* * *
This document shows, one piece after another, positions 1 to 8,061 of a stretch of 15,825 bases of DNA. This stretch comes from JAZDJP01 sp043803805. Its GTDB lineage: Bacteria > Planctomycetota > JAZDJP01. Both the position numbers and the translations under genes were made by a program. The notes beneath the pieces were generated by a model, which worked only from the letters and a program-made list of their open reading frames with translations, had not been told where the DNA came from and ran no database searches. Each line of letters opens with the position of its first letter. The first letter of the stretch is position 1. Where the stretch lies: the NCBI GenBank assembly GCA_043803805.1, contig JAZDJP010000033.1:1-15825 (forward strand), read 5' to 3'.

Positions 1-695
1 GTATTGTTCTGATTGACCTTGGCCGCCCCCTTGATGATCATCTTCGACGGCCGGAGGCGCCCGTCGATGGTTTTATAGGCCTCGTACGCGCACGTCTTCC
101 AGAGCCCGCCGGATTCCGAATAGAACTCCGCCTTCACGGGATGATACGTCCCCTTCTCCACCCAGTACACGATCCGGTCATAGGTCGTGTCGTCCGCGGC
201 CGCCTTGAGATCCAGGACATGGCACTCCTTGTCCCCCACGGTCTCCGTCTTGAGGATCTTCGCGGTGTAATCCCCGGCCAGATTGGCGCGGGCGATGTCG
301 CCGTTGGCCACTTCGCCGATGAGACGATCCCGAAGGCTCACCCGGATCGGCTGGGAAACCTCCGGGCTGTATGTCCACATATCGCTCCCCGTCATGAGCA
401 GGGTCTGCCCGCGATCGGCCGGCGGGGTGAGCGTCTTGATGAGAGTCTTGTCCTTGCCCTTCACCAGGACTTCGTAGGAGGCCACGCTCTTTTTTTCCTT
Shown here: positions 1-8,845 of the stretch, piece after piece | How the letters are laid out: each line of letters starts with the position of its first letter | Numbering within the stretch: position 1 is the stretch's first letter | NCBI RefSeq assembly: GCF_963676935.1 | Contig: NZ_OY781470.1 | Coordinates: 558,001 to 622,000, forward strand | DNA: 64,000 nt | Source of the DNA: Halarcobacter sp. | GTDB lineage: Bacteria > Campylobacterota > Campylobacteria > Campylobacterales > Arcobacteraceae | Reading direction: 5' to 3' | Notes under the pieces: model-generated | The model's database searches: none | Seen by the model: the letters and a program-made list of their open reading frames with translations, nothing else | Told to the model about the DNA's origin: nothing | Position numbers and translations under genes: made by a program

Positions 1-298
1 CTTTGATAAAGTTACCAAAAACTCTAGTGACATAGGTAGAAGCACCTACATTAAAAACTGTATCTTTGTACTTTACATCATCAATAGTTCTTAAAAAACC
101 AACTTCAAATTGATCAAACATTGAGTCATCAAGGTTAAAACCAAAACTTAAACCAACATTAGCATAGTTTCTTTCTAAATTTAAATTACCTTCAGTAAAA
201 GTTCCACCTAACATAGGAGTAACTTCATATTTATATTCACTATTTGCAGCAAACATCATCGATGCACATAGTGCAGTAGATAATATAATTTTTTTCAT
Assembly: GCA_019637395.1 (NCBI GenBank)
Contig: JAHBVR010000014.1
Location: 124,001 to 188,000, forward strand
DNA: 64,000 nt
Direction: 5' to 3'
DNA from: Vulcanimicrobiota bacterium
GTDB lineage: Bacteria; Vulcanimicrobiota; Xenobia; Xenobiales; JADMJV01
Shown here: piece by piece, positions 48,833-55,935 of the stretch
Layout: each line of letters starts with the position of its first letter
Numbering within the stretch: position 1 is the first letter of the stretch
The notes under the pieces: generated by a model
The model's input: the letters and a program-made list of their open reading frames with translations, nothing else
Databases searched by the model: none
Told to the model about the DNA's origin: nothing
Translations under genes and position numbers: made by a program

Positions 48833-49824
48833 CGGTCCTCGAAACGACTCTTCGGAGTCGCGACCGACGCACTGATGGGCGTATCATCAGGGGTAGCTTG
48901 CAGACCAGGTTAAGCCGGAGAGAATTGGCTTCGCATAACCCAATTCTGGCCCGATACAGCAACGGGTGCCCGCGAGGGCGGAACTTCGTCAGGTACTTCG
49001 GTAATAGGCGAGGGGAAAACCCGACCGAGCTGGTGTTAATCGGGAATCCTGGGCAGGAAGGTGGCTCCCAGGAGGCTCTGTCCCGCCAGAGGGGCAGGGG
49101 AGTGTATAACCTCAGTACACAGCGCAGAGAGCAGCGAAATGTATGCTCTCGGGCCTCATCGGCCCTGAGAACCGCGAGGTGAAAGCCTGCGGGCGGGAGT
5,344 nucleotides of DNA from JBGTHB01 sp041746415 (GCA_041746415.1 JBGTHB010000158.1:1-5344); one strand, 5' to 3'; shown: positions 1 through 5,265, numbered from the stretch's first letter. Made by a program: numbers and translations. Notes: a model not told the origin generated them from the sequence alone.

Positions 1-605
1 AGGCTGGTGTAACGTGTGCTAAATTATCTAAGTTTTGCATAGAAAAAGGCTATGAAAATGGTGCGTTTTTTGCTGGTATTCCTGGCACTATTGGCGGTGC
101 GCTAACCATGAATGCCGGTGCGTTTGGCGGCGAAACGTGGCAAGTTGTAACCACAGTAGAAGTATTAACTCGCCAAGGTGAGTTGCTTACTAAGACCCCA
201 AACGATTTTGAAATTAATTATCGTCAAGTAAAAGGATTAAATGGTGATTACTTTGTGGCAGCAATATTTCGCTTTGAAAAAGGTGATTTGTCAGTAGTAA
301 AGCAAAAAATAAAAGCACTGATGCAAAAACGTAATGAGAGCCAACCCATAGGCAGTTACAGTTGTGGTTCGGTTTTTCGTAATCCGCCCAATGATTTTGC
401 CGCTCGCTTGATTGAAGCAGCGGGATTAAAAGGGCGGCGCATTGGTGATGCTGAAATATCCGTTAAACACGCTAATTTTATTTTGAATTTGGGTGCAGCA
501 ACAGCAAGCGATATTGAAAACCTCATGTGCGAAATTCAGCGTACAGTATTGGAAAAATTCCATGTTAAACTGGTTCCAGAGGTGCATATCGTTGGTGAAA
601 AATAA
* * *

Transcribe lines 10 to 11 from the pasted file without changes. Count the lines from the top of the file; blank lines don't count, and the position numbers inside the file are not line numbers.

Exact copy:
1 CTTTGATAAAGTTACCAAAAACTCTAGTGACATAGGTAGAAGCACCTACATTAAAAACTGTATCTTTGTACTTTACATCATCAATAGTTCTTAAAAAACC
101 AACTTCAAATTGATCAAACATTGAGTCATCAAGGTTAAAACCAAAACTTAAACCAACATTAGCATAGTTTCTTTCTAAATTTAAATTACCTTCAGTAAAA